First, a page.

Brazil fan
FURIOUS FANS: It wasn't just international media getting angry with Brazil, some fans were fanning the fury too.

Brazil coach Felipe Scolari had taken responsibility for the team's worst loss in 100 years, it said.

Estado de Minas said it was a "massacre", while Estadao was similarly punishing and said it was a "historical humiliation".

The news didn't get any better when the British media decided to start putting the boot in.

The Daily Mail's Neil Ashton didn't hold back and said the Brazilian vanishing act on the field meant they should be wiped from the history of the game.

"The vanishing foam being used to make sure defensive walls retreat a full ten yards at the World Cup will come in handy over the next few days.

"No-one in this country of 200m football obsessives will ever want to see this Brazil team ever again after they lost this World Cup semifinal 7-1.

"They should be scrubbed out, wiped from the history of the game after they were picked off by Joachim Low's rampant Germany team."

The Guardian's football writer, Daniel Taylor, was not as strong in his criticism, but said Germany had removed the crown of football royalty from Brazil's head.

"By the time they [Germany] had finished, Brazil had suffered an ignominy that was so extreme and implausible it made it feel as though a black marker pen had been taken to the pages of their football history."

The Telegraph's Paul Heyward said the indignity of this night will haunt Brazilian football for generations.

"Brazil spent $11 billion on a national calamity.

"The world's greatest football nation was left numb, humiliated and flummoxed as five German goals flew into their net in the first 29 minutes of a crushing 7-1 defeat.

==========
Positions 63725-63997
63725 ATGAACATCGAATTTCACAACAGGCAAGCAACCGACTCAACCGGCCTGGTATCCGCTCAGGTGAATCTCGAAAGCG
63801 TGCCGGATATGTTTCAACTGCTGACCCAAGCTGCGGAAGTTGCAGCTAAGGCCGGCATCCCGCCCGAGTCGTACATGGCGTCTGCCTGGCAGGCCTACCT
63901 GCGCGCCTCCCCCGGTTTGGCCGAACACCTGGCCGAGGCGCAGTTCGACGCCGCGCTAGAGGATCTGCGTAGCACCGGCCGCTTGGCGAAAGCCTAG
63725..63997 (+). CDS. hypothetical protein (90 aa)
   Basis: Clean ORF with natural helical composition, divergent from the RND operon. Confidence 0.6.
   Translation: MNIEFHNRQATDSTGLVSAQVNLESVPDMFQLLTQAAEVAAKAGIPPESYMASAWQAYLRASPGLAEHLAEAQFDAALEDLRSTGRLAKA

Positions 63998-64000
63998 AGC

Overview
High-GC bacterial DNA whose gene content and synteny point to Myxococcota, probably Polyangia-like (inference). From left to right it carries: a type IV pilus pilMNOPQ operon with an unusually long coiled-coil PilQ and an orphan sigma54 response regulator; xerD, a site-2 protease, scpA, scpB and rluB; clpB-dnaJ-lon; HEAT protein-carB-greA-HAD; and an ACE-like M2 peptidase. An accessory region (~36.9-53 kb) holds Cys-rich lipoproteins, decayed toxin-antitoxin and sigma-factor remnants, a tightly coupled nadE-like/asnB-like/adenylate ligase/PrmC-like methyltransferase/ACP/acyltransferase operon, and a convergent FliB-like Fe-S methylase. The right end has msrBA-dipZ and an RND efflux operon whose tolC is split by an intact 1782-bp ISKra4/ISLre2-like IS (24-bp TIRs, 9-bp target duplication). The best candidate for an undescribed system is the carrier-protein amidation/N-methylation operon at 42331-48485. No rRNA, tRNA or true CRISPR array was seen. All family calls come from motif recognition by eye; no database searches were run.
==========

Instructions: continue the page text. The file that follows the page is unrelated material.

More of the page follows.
"Neymar was not the only one missing in action. It was true of Brazil's whole defence, discipline and structure."

Meanwhile the German papers were having a field day with the triumph.

The country's biggest paper, Die Zeit, said Germany had humiliated the World Cup hosts and let off a trail of superlatives to start it's celebration of the victory.

"Great. Courageous. Flawless. With the most successful World Cup goal scorers of all time. Rousing. Fabulous. Incredible.

However, no list of superlatives could ever match the German team's performance, it said.

Frankfurter Allgemeine Zeitung cleverly described the performance as the seventh wonder of the football world.

"It was surreal and historic," it said.

The evening of Belo Horizonte would go down in the German World Cup history more than any other date, it said.

Frankfurter Rundschau said it was "a victory for the history books" and "Germany takes Brazil apart like an old rust bucket in the junkyard".

One group of people who can sympathise with the Brazilian players about World Cup humiliations are England football greats.

Former England captain Rio Ferdinand told BBC: "How these players are going to recover I don't know."

Former England striker Alan Shearer was also worried for the boys in yellow and blue.

"I would worry that the Brazilian players might never recover from this. Some might not be able to come back from this. Big Phil [Brazil coach] is looking like he is saying to the players 'leave it to me'."

Meanwhile both were quick to congratulate Germany for their ruthless display.

Ferdinand: "I think Germany have shown glimpses of this leading up to this. This is a generation of players who are getting used to winning. They have to go and win it now."

Shearer: "The Germans showed what they were made of but the second half shows their mentality that they wanted more goals. That is how ruthless they are."

Juninho Paulista, who was part of Brazil's 2002 World Cup success, told BBC some of the players on the pitch would never play for Brazil again.

"It will be difficult to recover. Some players I don't think will be back to wear the Brazilian shirt. It is wrong now to criticise the players.

"On the field Germany taught us how to play football, we have to learn from that."

He went on to say that Brazil needed to change their style of play if they are to ever be competitive on the world stage.

"Germans played the way we liked to play so we need to sit back, see what is wrong with Brazilian football. Especially in the academies, the way we teach them to play. A lot of change will need to come."